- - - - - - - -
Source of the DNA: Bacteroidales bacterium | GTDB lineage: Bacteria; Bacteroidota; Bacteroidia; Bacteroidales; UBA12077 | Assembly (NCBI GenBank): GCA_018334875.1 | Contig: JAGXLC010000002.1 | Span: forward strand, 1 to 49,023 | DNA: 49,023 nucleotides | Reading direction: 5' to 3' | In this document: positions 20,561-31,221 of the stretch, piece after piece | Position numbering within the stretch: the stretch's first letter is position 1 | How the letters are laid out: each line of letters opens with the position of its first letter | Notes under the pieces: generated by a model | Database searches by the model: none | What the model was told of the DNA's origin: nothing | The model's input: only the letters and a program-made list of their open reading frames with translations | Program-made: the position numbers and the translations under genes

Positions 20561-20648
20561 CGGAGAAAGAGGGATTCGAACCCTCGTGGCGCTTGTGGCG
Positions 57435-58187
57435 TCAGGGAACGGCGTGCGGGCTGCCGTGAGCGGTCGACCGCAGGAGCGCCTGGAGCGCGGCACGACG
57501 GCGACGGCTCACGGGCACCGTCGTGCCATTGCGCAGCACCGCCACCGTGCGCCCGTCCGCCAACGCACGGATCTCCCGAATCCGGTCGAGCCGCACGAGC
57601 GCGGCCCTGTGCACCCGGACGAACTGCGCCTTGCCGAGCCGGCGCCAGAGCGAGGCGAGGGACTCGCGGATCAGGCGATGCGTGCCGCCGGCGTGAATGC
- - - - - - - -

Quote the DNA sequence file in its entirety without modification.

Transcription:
Source of the DNA: Bacteroidales bacterium | GTDB lineage: Bacteria; Bacteroidota; Bacteroidia; Bacteroidales; UBA12077 | Assembly (NCBI GenBank): GCA_018334875.1 | Contig: JAGXLC010000002.1 | Span: forward strand, 1 to 49,023 | DNA: 49,023 nucleotides | Reading direction: 5' to 3' | In this document: positions 20,561-31,221 of the stretch, piece after piece | Position numbering within the stretch: the stretch's first letter is position 1 | How the letters are laid out: each line of letters opens with the position of its first letter | Notes under the pieces: generated by a model | Database searches by the model: none | What the model was told of the DNA's origin: nothing | The model's input: only the letters and a program-made list of their open reading frames with translations | Program-made: the position numbers and the translations under genes

Positions 20561-20648
20561 CGGAGAAAGAGGGATTCGAACCCTCGTGGCGCTTGTGGCG
Positions 57435-58187
57435 TCAGGGAACGGCGTGCGGGCTGCCGTGAGCGGTCGACCGCAGGAGCGCCTGGAGCGCGGCACGACG
57501 GCGACGGCTCACGGGCACCGTCGTGCCATTGCGCAGCACCGCCACCGTGCGCCCGTCCGCCAACGCACGGATCTCCCGAATCCGGTCGAGCCGCACGAGC
57601 GCGGCCCTGTGCACCCGGACGAACTGCGCCTTGCCGAGCCGGCGCCAGAGCGAGGCGAGGGACTCGCGGATCAGGCGATGCGTGCCGCCGGCGTGAATGC